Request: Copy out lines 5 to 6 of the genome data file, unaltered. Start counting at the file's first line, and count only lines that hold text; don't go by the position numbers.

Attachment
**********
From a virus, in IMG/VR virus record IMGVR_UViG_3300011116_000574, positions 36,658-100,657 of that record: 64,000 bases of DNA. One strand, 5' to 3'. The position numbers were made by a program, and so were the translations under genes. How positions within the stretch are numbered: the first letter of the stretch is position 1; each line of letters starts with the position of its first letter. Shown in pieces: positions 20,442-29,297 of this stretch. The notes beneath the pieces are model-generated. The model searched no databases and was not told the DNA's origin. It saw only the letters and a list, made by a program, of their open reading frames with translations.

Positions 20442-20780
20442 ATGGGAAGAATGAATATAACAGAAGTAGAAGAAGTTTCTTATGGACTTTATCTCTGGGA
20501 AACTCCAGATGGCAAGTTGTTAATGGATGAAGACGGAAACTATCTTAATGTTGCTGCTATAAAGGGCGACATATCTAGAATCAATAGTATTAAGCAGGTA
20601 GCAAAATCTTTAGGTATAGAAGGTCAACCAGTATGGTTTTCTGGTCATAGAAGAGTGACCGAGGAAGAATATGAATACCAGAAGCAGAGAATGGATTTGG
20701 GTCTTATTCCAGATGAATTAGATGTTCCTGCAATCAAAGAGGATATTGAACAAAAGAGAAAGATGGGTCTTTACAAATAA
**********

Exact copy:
20601 GCAAAATCTTTAGGTATAGAAGGTCAACCAGTATGGTTTTCTGGTCATAGAAGAGTGACCGAGGAAGAATATGAATACCAGAAGCAGAGAATGGATTTGG
20701 GTCTTATTCCAGATGAATTAGATGTTCCTGCAATCAAAGAGGATATTGAACAAAAGAGAAAGATGGGTCTTTACAAATAA